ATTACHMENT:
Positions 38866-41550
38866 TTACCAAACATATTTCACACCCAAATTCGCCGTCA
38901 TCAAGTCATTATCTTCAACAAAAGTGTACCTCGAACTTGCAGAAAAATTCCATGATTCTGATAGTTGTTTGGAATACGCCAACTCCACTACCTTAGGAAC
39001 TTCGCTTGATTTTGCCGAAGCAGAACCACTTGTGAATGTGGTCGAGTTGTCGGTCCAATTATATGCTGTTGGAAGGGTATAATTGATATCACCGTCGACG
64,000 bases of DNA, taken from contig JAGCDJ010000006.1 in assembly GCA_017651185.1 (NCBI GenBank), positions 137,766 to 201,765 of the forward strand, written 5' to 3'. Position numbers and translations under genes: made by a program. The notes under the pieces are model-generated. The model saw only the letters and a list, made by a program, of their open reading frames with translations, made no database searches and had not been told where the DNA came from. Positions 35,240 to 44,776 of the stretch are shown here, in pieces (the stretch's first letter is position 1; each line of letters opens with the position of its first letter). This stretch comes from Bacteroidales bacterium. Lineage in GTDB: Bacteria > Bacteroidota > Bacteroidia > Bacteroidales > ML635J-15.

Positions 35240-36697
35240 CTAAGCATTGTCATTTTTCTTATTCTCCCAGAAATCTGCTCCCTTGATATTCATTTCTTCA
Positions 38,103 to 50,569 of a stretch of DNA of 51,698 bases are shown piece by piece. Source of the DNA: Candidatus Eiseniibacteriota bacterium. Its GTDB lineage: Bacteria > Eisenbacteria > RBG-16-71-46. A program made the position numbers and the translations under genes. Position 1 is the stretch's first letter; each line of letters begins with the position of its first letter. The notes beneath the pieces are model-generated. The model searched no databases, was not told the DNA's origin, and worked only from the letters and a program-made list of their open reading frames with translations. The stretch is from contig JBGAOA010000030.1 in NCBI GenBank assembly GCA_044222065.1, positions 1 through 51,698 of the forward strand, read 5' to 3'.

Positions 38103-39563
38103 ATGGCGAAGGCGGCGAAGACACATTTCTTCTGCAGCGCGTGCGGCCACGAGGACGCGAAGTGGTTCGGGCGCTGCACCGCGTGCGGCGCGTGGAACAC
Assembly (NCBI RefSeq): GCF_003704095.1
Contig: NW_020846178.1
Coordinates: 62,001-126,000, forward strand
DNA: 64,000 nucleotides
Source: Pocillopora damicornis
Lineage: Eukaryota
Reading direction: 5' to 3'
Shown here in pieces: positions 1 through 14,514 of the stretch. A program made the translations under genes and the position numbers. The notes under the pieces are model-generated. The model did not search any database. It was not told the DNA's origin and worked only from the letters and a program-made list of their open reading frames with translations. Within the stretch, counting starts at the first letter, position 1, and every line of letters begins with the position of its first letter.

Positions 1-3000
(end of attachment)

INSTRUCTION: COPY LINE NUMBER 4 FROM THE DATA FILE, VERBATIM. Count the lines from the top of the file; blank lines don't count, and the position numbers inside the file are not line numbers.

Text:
39001 TTCGCTTGATTTTGCCGAAGCAGAACCACTTGTGAATGTGGTCGAGTTGTCGGTCCAATTATATGCTGTTGGAAGGGTATAATTGATATCACCGTCGACG